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New dinosaur discovery may be the closest relative to Tyrannosaurus rex, scientists say

NM Department of Cultural Affairs

(NEW YORK) — Paleontologists have discovered a new species of dinosaur that could be the closest-known relative of the famed Tyrannosaurus rex.

The jaw of the dinosaur was found in 1983 by civilians boating in the Elephant Butte reservoir in Las Cruces, New Mexico, Spencer Lucas, curator of paleontology at the New Mexico Museum of Natural History and Science, told ABC News. After boaters alerted the museum to their finding, a subsequent search of the area by paleontologists uncovered additional dinosaur bones, and another dig in the 1990s led to the findings of even more, Lucas said.

The scientists initially assumed that the fossils they found, the jaw and part of the skull, belonged to Tyrannosaurus rex, the famed large theropod dinosaur that existed 66 million to 68 million years ago during the Late Cretaceous period. But in the last 20 years, further study of the jaw indicated that it was a new species entirely, Lucas said.

The new species has since been dubbed Tyrannosaurus mcraeensis, according to a paper published Thursday in Scientific Reports.

The general shape of the jaw of the new species of Tyrannosaurus is similar to the T. rex, but there are two key components in which they are different, Anthony Fiorello, executive director of New Mexico Museum of Natural History and Science, told ABC News. The jaw of the Tyrannosaurus mcraeensis is much more slender than what you see in the robust lower jaw of the T. rex, which implies a different way of processing food, Fiorello said.

The other difference lies in the prominent ridge, postorbital bone, the bone around the eye, which could have something to do with how the species attracted mates, Fiorello said.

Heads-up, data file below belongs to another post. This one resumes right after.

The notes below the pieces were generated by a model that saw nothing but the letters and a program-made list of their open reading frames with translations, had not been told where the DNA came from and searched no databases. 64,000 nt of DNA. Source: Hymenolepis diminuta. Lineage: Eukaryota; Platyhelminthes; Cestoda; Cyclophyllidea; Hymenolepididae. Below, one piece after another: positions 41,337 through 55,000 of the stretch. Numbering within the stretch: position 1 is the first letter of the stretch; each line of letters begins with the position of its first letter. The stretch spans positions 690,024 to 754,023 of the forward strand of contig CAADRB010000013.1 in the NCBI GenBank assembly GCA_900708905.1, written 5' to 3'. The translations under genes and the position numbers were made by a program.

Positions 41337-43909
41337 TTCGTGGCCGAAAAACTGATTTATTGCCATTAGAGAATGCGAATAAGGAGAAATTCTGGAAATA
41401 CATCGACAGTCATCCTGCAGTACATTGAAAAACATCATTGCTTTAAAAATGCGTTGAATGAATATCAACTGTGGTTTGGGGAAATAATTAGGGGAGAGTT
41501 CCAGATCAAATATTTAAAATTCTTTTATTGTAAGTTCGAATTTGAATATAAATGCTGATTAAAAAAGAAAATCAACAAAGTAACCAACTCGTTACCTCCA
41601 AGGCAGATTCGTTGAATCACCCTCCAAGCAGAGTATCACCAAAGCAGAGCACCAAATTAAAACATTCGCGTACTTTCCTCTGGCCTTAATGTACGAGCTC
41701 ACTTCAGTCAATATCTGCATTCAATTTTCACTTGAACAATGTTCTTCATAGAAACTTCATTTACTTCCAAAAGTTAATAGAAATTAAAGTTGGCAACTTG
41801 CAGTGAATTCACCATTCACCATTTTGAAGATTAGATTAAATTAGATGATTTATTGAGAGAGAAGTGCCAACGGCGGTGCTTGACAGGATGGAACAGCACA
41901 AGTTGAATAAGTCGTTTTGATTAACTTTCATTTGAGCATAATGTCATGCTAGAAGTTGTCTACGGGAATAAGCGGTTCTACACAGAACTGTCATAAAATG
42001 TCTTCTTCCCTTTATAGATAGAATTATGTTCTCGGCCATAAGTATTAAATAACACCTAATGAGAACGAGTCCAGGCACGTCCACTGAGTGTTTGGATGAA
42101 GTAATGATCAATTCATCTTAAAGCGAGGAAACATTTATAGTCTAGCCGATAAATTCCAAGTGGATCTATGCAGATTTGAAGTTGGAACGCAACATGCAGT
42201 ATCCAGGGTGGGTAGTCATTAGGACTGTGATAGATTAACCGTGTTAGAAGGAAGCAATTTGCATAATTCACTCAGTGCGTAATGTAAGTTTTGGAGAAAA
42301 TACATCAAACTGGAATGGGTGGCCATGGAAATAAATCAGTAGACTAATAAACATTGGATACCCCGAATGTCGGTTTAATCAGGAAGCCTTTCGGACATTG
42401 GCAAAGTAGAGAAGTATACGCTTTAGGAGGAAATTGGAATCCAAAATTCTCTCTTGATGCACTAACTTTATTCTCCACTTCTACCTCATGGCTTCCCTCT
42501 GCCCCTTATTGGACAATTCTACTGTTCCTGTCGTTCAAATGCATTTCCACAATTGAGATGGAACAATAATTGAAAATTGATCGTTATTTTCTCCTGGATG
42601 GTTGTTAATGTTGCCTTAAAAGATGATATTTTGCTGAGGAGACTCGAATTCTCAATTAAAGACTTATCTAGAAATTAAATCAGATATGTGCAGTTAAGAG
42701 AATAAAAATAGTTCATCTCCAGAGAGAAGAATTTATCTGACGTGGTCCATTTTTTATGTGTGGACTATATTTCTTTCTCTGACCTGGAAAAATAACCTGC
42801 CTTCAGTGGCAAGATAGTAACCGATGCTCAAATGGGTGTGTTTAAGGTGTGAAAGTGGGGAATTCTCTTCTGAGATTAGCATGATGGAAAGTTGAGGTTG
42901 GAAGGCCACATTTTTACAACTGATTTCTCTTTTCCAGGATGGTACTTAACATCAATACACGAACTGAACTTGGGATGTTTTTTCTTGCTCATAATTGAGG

“Those are some pretty key biological differences,” he said.

Further tests also indicated that this species of Tyrannosaurus existed 70 to 73 million years ago, up to five million years earlier than T. rex, leaving scientists to ponder whether it could possibly be a predecessor to the ferocious predator, Fiorello said.

The researchers hope to gather more data to get a precise geologic age of the fossil, Lucas said.

The fossil is also unique in that it was found at least 100 miles away from sea coasts, Lucas said, adding that most of the dinosaur fossils of this age that are found in the Western United States, were of animals that lived right near the sea coast — within 1 mile or 10 miles, sometimes 50 miles away from the sea.

“We’re looking at a dinosaur fauna that’s living in a rather unique environment,” he said.

Lucas described the discovery of new dinosaur species as “the joy of paleontology.”

“When you go over the hill, and you find that fossil, you’re the first human being that’s ever seen that animal in millions and millions of years,” he said. “On top of it, in this case, we’ve got a whole new species of animal that was not known to science before.”

On Thursday, the fossil was put on display for the public at the New Mexico Museum of Natural History and Science in Albuquerque.

“So for anybody who wants to see the actual fossil, they can come here and see it,” Lucas said.

 

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